With the term Spermatogenesis is called sperm formation. It begins at the onset of puberty and is a prerequisite for reproduction.
The male germ cells are formed during spermatogenesis. These are known as sperm.
The male germ cells are formed during spermatogenesis. These are known as sperm. Spermatogenesis takes place in the sexually mature testicles. Here the sperm cells go through various stages of development and finally mature into sperm.
Spermatogenesis lasts an average of 64 days and is controlled by the pituitary and hypothalamus. Disturbances in spermatogenesis can affect male fertility.
Even before birth, spermatogonia form from the stem cells of the testicle. This production cycle continues through puberty. Spermatogonia are primordial sperm cells. They arise from the primordial germ cells when they have migrated into the testicular anus of the unborn while still in the womb.
The spermatogonia arise through mitotic cell division of these primary sex cells. The primordial sex cells, also called gonocytes, are located in the seminiferous tubules. During division, type A spermatogonia develop. A further division results in type B spermatogonia from type A spermatogonia. One of these daughter cells remains with the original spermatogonia. This ensures that spermatocytes can be reproduced throughout life.
The B spermatogonia are connected to one another by processes and form groups. The groups go through the different stages of spermatogenesis together. They migrate through the so-called blood-testicular barrier in the direction of the testicular tubules. The blood-testicle barrier lies in the seminiferous tubules of the testicle. It is impermeable to large proteins and immune cells. This differentiation is important because spermatocytes have antigenic properties. This means that they might be fended off by your own immune system.
As soon as the B spermatogonia have arrived in the testicular tubules, they are referred to as first-order spermatocytes. In the testicular tubules they go through the first meiotic division. During this meiosis, second order spermatocytes are formed through haploidization. These are also called secondary spermatocytes.
The first meiosis is followed directly by the second meiosis. Meiosis II produces two spermatids. Spermatids are the smallest cells of the germinal epithelium. They are significantly smaller than the spermatocytes. In the course of spermatogenesis, four spermatids have developed from one spermatocyte.
In the last step of spermatogenesis, in spermiogenesis, these spermatids mature into sperm. The core of the spermatids condenses and there is also a loss of cell plasma. The spermatids also form the typical tail. This is also called Kinozilie. Furthermore, the acrosome arises from the Golgi region during spermiogenesis. The acrosome is the head cap of the sperm. It covers the head and is used to penetrate the egg cell. In spermatogenesis and spermatogenesis, four sperm cells arise from one spermatogonium. Two of them have an X chromosome and two have a Y chromosome.
The entire process of spermatogenesis takes 64 days. The first multiplication of the spermatogonia takes 16 days. Meiosis I covers a period of 24 days and meiosis II a period of just a few hours. The maturation of sperm cells during spermiogenesis lasts 24 days. At the end of spermatogenesis, there is the sperm, which is used to fertilize the female egg.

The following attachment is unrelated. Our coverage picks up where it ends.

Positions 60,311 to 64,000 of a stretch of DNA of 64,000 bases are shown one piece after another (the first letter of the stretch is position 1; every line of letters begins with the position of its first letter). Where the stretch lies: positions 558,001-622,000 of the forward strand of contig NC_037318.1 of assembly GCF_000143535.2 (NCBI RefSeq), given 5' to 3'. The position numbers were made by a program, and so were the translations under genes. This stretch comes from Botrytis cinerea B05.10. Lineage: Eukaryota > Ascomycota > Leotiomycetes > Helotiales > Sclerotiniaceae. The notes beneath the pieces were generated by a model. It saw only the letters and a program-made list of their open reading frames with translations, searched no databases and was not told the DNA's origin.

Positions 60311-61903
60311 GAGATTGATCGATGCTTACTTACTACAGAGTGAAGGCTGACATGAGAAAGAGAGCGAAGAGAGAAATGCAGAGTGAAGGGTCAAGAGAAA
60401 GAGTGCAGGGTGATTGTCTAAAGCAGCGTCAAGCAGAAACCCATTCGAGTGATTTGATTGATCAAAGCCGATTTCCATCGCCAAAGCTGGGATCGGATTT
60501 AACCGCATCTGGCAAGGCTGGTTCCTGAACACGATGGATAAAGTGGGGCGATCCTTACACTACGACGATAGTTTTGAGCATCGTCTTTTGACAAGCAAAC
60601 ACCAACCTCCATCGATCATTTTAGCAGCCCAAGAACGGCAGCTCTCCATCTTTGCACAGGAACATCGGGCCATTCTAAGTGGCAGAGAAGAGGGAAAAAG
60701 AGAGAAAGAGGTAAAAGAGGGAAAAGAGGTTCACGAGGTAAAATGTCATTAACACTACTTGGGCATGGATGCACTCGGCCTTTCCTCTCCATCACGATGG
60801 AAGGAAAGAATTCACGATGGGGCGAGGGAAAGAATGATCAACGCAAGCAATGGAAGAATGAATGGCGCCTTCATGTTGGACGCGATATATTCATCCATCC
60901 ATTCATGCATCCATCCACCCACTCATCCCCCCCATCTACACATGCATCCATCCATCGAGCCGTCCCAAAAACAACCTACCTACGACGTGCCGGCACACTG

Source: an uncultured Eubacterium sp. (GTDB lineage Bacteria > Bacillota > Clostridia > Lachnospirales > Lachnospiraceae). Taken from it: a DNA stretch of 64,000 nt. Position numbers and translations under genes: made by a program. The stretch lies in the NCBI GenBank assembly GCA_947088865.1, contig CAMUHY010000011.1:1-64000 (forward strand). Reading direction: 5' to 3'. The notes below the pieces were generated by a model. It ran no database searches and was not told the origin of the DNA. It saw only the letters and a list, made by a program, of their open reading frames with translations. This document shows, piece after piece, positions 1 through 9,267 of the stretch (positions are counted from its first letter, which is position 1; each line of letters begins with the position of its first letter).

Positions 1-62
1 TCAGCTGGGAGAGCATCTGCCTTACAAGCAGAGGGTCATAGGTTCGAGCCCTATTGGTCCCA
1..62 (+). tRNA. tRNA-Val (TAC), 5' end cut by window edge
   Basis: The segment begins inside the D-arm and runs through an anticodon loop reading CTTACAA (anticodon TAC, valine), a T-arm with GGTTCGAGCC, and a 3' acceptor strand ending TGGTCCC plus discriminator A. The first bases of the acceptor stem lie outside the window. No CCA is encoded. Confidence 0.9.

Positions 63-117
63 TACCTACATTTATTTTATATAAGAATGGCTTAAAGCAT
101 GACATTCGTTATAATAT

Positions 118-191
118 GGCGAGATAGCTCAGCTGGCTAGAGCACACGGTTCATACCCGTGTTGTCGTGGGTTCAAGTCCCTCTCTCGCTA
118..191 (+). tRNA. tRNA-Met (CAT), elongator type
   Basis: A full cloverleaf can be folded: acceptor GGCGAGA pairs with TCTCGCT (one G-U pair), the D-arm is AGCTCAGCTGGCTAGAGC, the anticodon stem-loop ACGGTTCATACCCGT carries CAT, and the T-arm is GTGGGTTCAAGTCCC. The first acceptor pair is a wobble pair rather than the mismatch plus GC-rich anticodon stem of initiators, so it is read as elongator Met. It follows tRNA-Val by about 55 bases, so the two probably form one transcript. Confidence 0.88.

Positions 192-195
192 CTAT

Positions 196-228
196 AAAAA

Spermatogenesis disorders can have different causes. Natural fertility decreases with age. The sperm cell density decreases from around the age of 40. The spermatozoa are then no longer as mobile. Errors occur more and more frequently during the maturation process. Thus, the number of abnormal spermatozoa increases. Chromosomal changes can also be observed more frequently.
Spermatogenesis can also be disturbed due to genetic abnormalities. If there are no sperm cells in the ejaculate, this is known as azoospermia. Azoospermia is a typical symptom of Klinefelter's syndrome. It is an abnormality that leads to hypofunction of the gonads.
Klinefelter syndrome is hypergonadotropic hypogonadism. If the disorder is at the level of the pituitary gland or the hypothalamus, then it is a question of hypogonadotropic hypogonadism. Typical diseases are the Kallmann syndrome or the pituitary adenoma. Damage to the anterior pituitary gland in hemochromatosis can also affect spermatogenesis and thus impair the formation of sperm.
The spermatogenesis and thus the quality of the sperm is also determined by one's own everyday behavior. For example, malnutrition can lead to a decrease in the amount of sperm. A diet that is not wholesome and low in vital substances with many saturated fatty acids, sweets, ready meals and breaded dishes not only leads to a micronutrient deficiency, but also to restricted spermatogenesis. The same applies to the regular consumption of alcohol, coffee and tobacco.
Alcohol consumption in particular has a negative effect on sperm development. Due to alcohol-related liver damage, sex hormones can no longer be completely broken down in the organism. This leads to hormonal imbalances at the hypothalamic-pituitary level. The quality of the sperm cells deteriorates and the sperm cell density decreases. In return, the proportion of malformed sperm cells increases.
Smoking restricts the mobility of the sperm cells. In addition, the DNA of smokers is less stable than the DNA of non-smokers. X-rays, ionizing radiation, heat, various drugs and environmental toxins also damage spermatogenesis.
Since spermatogenesis takes place in the testes, diseases of the testicle can also hinder the production of semen. Underdevelopment of the testicular tissue, testicular injuries, infection of the prostate, undescended testicles or a mumps-related testicular inflammation can reduce the quality and quantity of sperm.